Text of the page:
4. Model curiosity as much as possible 

As we teach our children, they observe us in ways we don’t even realize. They look to us for the most meaningful learning experiences we can provide. Thus, if we aren't passionate and curious about the subject matter we instruct them in, then they won’t be either.

In the Edutopia article "Curiosity: The Force Within a Hungry Mind", Marilyn Price-Mitchell suggests we can make learners curious by “exploring their interests, expanding upon their ideas, and engaging them in meaningful dialogue about what matters most” (2015).

Failure can hurt, but can also be one of the best ways to foster curiosity. Yes, we failed, but why?

The same article goes on to cite research indicating that curiosity has just as significant an effect on performance as hard work does (Association for Psychological Science, 2011). Another interesting find about curiosity Mitchell shared is that people retained what they learned about a topic for longer periods of time if they were curious about it (Kashdan, et al., 2013).

If we openly involve our learners in their learning by meeting them where they are and then showing them where they can go by modelling curiosity, we effectively make the learning happen for them.

5. Let learners collaborate

Modern learners work in virtual partnerships on projects with kids from across the room, across town, or across the world. The skills they develop from this, embodied within Collaboration Fluency, will help them greatly since the working world is continuously affected by newer and newer communication technology (Crockett, et al., 2011).

There’s one other thing about collaboration among learners that isn’t often discussed but presents a major bonus for everyone. It’s the fact that curiosity is both multiplied and magnified when like-minded individuals come together in a group to achieve common goals (Rock, et al., 2023). This is the essence of modern-day collaboration. It’s more than learners sitting around a table working to solve a problem; it also means sharing ideas and experiencing the infectious power of curiosity.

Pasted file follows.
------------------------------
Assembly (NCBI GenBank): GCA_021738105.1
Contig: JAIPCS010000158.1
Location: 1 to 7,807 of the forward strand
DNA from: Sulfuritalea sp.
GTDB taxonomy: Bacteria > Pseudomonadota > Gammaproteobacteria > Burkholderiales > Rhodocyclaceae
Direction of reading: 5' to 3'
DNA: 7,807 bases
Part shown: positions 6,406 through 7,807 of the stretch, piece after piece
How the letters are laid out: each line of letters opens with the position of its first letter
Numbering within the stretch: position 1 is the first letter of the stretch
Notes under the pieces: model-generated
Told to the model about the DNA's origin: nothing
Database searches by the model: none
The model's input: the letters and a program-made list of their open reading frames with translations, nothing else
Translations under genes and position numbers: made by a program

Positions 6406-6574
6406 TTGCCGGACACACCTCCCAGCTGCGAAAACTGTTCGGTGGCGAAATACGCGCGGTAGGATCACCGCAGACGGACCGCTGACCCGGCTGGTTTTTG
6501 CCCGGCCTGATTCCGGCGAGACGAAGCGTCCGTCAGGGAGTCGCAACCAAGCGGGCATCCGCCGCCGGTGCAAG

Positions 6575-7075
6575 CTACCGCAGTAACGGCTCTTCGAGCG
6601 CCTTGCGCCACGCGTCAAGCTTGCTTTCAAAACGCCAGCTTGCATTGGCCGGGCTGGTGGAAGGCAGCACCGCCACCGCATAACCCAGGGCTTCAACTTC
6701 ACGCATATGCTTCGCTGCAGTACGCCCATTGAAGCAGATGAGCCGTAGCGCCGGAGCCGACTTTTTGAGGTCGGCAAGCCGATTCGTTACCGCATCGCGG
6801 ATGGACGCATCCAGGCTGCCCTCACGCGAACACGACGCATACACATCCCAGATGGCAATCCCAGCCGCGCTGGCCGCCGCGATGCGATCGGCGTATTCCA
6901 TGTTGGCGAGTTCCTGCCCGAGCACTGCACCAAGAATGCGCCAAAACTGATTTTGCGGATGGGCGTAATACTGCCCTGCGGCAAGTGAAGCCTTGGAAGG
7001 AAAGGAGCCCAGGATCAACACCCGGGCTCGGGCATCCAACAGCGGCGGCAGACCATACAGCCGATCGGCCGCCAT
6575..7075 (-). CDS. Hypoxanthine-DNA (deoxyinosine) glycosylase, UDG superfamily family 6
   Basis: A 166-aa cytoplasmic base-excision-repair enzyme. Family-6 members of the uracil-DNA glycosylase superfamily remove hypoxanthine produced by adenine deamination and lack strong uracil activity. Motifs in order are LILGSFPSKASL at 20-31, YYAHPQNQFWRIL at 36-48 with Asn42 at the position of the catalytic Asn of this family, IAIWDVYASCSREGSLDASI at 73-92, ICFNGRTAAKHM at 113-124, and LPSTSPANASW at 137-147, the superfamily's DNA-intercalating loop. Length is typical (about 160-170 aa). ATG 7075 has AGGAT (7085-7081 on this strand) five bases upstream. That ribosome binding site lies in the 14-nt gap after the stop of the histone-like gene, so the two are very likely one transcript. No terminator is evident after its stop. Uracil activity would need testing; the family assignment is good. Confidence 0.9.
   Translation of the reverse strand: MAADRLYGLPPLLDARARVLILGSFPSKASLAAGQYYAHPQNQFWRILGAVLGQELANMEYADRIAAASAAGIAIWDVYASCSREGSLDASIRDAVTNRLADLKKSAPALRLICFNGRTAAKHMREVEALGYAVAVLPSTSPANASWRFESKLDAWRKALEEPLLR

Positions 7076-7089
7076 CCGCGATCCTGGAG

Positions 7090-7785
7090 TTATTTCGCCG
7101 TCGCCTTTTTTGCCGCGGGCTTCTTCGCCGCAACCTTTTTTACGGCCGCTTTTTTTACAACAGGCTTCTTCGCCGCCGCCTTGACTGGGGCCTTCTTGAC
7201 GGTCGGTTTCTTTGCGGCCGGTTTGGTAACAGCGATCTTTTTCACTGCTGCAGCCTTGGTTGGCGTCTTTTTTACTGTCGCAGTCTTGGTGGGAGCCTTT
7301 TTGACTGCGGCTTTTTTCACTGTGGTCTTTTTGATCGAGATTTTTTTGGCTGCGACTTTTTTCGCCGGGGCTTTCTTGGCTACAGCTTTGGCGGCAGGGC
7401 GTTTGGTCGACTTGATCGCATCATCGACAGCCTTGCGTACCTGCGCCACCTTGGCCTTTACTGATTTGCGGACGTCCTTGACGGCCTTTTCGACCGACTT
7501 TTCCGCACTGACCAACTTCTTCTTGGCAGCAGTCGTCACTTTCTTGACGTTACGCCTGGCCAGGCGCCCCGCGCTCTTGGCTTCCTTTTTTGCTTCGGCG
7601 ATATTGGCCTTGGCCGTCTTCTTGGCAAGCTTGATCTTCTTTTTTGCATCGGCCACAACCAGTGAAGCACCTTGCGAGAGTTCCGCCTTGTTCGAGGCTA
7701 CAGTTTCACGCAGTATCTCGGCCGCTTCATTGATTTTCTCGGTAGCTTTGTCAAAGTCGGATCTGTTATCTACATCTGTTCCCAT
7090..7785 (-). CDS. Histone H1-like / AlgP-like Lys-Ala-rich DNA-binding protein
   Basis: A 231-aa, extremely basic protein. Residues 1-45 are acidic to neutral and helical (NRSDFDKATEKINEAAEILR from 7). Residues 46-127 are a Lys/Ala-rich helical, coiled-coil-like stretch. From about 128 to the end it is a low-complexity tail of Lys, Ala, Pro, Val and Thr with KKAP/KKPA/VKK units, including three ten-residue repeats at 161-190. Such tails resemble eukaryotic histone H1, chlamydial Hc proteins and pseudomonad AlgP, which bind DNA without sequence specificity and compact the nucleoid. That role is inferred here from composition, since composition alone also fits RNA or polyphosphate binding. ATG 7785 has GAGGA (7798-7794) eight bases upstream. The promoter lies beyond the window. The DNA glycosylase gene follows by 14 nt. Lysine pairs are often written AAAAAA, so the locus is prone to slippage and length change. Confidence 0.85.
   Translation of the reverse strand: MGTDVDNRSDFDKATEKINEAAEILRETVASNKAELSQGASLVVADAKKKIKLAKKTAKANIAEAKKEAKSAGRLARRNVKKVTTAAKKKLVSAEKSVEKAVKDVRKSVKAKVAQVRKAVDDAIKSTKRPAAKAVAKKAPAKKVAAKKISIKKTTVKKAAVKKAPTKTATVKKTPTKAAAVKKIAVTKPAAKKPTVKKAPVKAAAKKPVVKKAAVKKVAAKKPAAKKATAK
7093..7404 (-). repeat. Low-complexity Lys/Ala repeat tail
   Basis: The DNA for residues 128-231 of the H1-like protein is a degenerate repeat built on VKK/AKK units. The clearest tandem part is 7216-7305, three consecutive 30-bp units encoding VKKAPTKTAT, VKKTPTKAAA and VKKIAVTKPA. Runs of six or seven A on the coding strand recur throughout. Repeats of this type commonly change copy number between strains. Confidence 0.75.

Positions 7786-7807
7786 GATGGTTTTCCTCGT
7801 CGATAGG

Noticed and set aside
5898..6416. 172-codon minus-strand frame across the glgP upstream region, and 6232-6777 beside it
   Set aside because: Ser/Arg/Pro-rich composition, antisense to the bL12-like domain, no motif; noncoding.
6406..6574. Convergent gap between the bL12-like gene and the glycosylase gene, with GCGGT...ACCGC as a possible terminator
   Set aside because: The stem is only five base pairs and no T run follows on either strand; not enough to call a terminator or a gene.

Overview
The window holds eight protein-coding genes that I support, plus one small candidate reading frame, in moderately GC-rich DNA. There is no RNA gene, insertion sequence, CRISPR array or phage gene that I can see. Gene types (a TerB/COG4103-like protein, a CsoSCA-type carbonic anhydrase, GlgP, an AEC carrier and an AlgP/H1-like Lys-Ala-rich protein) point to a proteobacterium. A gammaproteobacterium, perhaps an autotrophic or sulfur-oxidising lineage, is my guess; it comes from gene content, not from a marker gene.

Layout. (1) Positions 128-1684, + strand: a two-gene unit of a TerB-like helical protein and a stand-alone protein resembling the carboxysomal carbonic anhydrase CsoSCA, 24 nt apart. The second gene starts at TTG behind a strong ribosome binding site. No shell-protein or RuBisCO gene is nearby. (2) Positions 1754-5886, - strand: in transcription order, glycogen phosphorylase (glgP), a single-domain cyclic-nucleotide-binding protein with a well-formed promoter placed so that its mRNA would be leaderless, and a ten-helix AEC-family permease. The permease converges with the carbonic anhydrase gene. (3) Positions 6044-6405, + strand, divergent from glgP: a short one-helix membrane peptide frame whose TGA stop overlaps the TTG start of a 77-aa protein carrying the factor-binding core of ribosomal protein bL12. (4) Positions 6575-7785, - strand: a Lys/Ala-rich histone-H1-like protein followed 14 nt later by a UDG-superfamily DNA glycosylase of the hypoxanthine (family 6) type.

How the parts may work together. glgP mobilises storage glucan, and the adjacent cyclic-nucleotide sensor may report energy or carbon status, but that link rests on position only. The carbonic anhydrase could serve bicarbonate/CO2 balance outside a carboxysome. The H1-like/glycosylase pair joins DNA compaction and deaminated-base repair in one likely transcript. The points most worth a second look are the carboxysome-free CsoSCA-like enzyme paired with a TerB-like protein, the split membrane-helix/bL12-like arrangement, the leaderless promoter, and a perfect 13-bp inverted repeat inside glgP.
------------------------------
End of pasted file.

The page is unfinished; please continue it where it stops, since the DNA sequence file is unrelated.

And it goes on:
6. Give them challenging problems to solve 

In a modern learning environment, we strive to provide learners with problems that are interesting and relevant to them, and whose solutions involve elements of the mandated curriculum. The point is that as long as we help them build these skills in ways that connect to what matters to them and to the world, they will always be curious (Crockett, 2019).

To guide the students, we use a system like the 6 Ds of Solution Fluency (Crockett, et al., 2011) with the goal being learners attaining the ability to use it in an unconscious manner. It’s a structured process that builds strong problem-solving prowess that becomes more habitual and more versatile the more you use it. The 6Ds are:

  • Define: We must decide exactly what needs to be solved.

  • Discover: This is researching and gathering, and analyzing knowledge about the problem.

  • Dream: Open up the heart and mind to the possibilities of a solution the way we want it.

  • Design: The workshopping phase where the actual mechanics of the solution begin to take shape.

  • Deliver: This involves completing the product (Produce), and presenting the proposed solution (Publish).

  • Debrief: The reflection stage where you look at the ways you succeeded, and ways you could improve your approach in future situations.

Solution Fluency can literally be applied to any challenge you can think of. Also, it naturally amplifies curiosity by putting the agency for generating a solution directly into the hands of the learners, where it belongs.

7. Help them fail usefully 

When we talk about useful failure, we mean more than just learning from our mistakes. Using our mistakes as learning opportunities is part of having a growth mindset, which is crucial in constructively moving forward from failures; such a mindset reminds us that effort matters and that everyone grows through experiences both positive and negative (Halloran, 2022).

 In the article "Flourish And Failure: Learning From Mistakes" (2022), the author identifies four common types of errors most people make:

  • Slip-based: Mistakes associated with everyday tasks requiring little conscious thought